Measuring the decrease in drug production, though, is one way to measure progress. "In the last few weeks, we've had the reports from the United Nations saying the coca production is down 30 percent in Colombia," Pardo-Maurer said. "That may be over optimistic. A CIA report says it's down 15 percent. It's probably somewhere in between."
This reduction is certainly having an effect on terrorist finances, relationships and recruitment, he said.
One encouraging development in the region is the growth of regional initiatives, Pardo-Maurer said. Countries in the region realize that problems in one country don't magically stop at borders. Colombia's neighbors Brazil, Ecuador, Peru, Panama and Venezuela have agreed to work more closely to support Colombia in its war on terrorism, he said. .
Other regional efforts involve peacekeeping. "There's a worldwide shortage of peacekeepers," Pardo-Maurer said. "Now Chile wants to participate in global peacekeeping, possibly with Argentina." The Chilean military has the capability to perform this mission, he said, and it is possible that a regional force may participate in peacekeeping operations in Afghanistan.
Other countries have stepped up to help the coalition against global terrorism: Notably El Salvador and Nicaragua, Pardo-Maurer said. "They want to send peacekeepers to Iraq," he said. The two countries have not always had the best relations, and El Salvador suffered a prolonged and deadly civil war. Yet now these two democracies can work together, Pardo-Maurer said.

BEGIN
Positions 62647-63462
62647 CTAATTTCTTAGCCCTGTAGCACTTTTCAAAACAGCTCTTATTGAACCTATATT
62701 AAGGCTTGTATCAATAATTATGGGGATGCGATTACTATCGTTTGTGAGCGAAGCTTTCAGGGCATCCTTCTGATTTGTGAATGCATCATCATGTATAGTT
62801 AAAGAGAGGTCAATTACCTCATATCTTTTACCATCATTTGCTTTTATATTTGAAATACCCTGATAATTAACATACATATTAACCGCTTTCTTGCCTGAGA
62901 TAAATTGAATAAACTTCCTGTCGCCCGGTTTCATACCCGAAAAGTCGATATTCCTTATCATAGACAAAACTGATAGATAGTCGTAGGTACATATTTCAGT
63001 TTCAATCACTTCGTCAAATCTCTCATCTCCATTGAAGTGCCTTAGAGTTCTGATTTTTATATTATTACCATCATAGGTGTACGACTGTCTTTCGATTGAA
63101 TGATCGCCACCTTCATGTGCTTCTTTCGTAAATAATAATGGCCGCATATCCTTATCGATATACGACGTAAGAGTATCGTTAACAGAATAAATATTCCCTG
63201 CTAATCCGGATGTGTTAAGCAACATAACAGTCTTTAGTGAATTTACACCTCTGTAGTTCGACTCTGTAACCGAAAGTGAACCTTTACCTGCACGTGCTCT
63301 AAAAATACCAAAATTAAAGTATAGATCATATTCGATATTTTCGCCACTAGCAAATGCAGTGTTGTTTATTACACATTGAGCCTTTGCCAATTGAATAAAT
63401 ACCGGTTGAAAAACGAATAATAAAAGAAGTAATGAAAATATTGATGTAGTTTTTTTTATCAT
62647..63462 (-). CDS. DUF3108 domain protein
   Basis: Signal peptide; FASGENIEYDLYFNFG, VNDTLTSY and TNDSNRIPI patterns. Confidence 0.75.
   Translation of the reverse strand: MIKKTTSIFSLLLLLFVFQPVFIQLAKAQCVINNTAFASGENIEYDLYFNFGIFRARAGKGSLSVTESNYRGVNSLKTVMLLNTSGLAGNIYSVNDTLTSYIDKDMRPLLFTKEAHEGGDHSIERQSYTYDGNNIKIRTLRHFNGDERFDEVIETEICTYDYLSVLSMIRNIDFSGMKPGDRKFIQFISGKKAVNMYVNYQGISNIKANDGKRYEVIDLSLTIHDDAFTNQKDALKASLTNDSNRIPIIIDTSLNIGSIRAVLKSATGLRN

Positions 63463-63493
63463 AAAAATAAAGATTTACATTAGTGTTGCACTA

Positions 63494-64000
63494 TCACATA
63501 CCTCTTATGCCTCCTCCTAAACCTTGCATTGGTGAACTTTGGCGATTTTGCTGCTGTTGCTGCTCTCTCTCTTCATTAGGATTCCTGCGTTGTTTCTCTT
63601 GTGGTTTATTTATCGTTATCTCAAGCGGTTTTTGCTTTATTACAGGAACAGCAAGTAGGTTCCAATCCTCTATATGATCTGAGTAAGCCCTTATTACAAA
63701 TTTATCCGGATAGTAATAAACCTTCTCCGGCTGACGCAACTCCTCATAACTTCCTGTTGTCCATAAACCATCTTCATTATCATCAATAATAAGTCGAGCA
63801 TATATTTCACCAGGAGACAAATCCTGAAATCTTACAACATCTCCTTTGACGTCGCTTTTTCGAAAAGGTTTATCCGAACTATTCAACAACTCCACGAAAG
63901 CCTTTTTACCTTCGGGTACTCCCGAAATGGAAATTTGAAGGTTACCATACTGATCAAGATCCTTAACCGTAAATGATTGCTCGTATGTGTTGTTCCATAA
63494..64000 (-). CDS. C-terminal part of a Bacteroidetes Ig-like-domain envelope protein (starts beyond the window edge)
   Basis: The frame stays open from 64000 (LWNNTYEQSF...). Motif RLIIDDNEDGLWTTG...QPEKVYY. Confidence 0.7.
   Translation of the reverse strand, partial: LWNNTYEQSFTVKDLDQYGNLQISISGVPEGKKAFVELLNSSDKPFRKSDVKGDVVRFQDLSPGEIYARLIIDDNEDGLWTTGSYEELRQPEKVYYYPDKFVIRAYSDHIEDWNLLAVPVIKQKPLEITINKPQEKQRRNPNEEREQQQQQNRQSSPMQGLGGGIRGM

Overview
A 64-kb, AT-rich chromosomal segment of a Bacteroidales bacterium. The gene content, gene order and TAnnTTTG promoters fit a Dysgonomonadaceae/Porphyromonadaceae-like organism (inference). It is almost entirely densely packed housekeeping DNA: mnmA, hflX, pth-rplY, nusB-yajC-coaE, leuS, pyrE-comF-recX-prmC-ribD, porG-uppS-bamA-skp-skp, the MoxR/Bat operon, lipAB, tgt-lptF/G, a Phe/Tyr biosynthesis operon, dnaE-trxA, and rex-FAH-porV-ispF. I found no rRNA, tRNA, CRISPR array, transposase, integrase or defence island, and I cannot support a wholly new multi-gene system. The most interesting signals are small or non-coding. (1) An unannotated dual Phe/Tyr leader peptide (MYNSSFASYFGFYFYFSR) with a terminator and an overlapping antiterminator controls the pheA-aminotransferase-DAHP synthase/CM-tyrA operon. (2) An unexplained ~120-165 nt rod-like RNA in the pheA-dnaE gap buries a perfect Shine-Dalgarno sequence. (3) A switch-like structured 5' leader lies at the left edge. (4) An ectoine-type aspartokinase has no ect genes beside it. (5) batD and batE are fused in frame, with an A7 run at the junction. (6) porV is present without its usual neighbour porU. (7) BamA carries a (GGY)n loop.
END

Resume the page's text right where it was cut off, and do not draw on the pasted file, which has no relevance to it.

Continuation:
Nicaragua has excellent mine-detection and clearing units. El Salvador has engineers and civil affairs teams. "This is incredibly good news, because it shows these two countries working together in taking on a global role," he said. "It shows how far Central America has come."
The region is also working to ensure it does not become a haven for terrorism. "There is an old Spanish saying, 'The dog that is forewarned is worth two dogs,'" Pardo-Maurer said. "In the southern part of the hemisphere intensified efforts to track down and identify possible Islamic extremists and terrorists" is an example of that. Governments in the area are forwarned.
News reports indicate that some terror cells may be looking to certain areas of Central and South America where government control is not strong as a haven. Pardo-Maurer said the countries of the region are working closely with the United States to ensure Islamic terrorists do not become problems.